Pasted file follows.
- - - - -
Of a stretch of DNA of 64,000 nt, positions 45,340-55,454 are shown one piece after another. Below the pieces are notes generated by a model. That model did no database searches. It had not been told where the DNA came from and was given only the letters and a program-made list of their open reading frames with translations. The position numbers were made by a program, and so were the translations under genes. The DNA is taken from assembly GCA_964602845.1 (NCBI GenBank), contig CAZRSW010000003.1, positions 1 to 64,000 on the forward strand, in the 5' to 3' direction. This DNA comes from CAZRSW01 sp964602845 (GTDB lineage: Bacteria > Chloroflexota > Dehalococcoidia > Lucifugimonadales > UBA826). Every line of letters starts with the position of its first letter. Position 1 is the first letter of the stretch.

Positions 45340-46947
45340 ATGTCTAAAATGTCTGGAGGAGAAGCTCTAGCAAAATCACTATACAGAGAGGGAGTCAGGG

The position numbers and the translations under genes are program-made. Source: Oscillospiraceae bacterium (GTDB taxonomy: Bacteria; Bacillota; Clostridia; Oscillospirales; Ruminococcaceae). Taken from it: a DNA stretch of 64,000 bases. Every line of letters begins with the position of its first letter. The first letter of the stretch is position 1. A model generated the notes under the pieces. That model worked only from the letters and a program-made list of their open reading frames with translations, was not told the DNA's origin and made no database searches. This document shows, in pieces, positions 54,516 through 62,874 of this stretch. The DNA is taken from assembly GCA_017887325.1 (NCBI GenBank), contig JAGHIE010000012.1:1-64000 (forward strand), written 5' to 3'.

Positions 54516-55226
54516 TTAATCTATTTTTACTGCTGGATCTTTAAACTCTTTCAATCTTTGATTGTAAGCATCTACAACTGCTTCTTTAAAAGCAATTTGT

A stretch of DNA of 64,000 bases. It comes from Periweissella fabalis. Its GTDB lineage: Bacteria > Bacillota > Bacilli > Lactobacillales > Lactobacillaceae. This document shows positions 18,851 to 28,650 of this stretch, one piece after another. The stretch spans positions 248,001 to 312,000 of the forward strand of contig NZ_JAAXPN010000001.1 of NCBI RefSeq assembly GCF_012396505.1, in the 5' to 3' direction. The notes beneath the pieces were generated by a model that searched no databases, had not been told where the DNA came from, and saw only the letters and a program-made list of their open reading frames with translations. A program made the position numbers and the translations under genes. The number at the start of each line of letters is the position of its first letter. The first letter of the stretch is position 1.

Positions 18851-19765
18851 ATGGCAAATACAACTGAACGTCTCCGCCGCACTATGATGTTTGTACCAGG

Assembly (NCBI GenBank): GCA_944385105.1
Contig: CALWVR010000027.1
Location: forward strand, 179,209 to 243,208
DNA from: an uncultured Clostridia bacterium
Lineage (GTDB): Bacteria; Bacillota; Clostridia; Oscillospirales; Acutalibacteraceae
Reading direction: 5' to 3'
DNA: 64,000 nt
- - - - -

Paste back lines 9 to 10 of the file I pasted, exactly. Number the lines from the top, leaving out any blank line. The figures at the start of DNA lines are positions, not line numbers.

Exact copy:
18851 ATGGCAAATACAACTGAACGTCTCCGCCGCACTATGATGTTTGTACCAGG

Assembly (NCBI GenBank): GCA_944385105.1